To celebrate Australian Reading Hour - a not for profit reading initiative from Australia Reads - who are on a mission to get more people reading more books, more often, we wanted to shine a light on some of our favourite books by Australian authors. Featuring YA to short stories to memoir and beyond, read on for the crème de la crème of Australian reads.
Anything But Fine by Tobias Madden
A heartfelt and hilarious Australian YA debut from a rising star.
Luca is ready to audition for the Australian Ballet School. All it takes to crush his dreams is one missed step . . . and a broken foot. Jordan is the gorgeous rowing star and school captain of Luca's new school. Everyone says he's straight - but Luca’s not so sure… As their unlikely bond grows stronger, Luca starts to wonder: who is he without ballet? And is he setting himself up for another heartbreak?
100 Remarkable Feats of Xander Maze by Clayton Zane Comber
Xander Maze loves lists, and his grandmother is #1 on his list of People I Love Most in the World. But now that Nanna has stage 4 cancer, can a new list of 100 Remarkable Feats really save her?
Particularly when his list contains difficult things like #2 Make a Friend and #3 Make a Best Friend - plus #10 Kiss a Girl (preferably Ally Collins, the girl of Xander's dreams).
Funny, moving and with a protagonist you can't help but fall in love with, 100 Remarkable Feats of Xander Maze is a book about:
The Orchard Murders by Robert Gott
A novel about revenge, obsession, and the dangerous gullibility of religious fanatics. The Orchard Murders is the fourth novel in Robert Gott’s acclaimed series, set in Melbourne during the dark days of the Second World War.
Dissolve by Nikki Gemmell
Having lived through the humiliation and bewildering complexity of heartbreak in her twenties, Nikki Gemmell eventually resurfaced, reclaimed space for herself and found her voice. Decades later she has written a deeply personal, profoundly intimate reflection on love and female creativity, and what happens when the two collide in a man's world. Dissolve is a conversation. A conversation with the young women of Gemmell's teenage daughter's generation, and of course with men.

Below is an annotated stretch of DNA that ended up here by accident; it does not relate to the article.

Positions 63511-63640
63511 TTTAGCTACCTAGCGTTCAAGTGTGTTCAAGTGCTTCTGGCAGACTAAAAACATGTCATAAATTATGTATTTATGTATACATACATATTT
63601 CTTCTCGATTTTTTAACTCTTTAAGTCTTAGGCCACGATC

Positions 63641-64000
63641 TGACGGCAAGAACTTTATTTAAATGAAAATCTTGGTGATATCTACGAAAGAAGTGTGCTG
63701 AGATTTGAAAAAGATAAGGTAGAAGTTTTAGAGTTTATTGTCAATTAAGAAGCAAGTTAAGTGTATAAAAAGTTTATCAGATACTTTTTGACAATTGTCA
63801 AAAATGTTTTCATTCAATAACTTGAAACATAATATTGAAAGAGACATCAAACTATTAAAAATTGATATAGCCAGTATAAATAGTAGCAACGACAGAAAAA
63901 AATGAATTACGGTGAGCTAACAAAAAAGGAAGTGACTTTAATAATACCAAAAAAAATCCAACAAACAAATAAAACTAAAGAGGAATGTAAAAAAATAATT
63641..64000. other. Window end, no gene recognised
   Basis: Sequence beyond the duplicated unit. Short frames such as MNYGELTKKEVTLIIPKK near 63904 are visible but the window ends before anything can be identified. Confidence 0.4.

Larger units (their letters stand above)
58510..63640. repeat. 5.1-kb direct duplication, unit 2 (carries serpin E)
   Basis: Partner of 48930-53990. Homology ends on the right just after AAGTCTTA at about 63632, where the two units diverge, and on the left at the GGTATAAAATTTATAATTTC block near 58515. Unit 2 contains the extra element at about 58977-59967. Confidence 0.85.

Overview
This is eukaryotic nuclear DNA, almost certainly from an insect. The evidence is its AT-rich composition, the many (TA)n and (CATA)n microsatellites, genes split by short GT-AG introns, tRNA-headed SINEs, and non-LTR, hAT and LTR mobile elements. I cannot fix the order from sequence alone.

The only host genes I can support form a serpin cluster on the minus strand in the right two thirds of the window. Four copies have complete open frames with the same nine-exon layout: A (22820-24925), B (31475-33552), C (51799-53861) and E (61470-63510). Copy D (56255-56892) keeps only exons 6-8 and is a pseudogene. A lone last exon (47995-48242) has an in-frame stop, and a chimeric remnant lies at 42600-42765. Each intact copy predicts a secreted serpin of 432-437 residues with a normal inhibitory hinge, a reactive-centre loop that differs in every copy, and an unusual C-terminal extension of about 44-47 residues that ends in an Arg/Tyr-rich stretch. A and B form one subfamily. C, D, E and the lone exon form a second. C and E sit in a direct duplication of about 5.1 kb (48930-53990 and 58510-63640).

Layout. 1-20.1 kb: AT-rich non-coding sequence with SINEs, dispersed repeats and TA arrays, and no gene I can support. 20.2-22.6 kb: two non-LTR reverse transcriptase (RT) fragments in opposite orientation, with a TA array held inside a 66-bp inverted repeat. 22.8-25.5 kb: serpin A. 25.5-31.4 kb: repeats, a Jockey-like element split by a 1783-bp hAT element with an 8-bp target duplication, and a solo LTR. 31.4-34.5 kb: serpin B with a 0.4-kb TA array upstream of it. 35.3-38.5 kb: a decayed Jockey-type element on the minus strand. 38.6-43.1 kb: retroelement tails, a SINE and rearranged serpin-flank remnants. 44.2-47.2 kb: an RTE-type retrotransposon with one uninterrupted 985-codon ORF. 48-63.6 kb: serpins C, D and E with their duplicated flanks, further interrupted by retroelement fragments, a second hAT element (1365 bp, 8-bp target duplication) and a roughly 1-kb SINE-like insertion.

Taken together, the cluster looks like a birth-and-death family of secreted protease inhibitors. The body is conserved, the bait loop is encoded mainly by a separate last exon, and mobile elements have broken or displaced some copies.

The Painting by Alison Booth
When Anika Molnar flees her home country of Hungary not long before the break-up of the Soviet Union, she carries only a small suitcase – and a beautiful and much-loved painting of an auburn-haired woman in a cobalt blue dress from her family’s hidden collection. Arriving in Australia, Anika moves in with her aunt in Sydney, and the painting hangs in pride of place in her bedroom. But one day it is stolen in what seems to be a carefully planned theft, and Anika’s carefree life takes a more ominous turn. Sinister secrets from her family’s past and Hungary’s fraught history cast suspicion over the painting’s provenance, and she embarks on a gripping quest to uncover the truth.
Signs and Wonders by Delia Falconer
The celebrated, Walkley Award-winning author on how global warming is changing not only our climate but our culture. Beautifully observed, brilliantly argued and deeply felt, these essays show that our emotions, our art, our relationships with the generations around us – all the delicate networks that make us who we are – have already been transformed.
Dark as Last Night by Tony Birch
Dark as Last Night confirms, once again, that Tony Birch is a master of the short story. These exceptional stories capture the importance of human connection at pivotal moments in our lives, whether those occur because of the loss of a loved one or the uncertainties of childhood. In this collection we witness a young girl struggling to protect her mother from her father’s violence, two teenagers clumsily getting to know one another by way of a shared love of music, and a man mourning the death of his younger brother, while beset by memories and regrets from their shared past. Throughout this powerful collection, Birch’s concern for the humanity of those who are often marginalised or overlooked shines bright.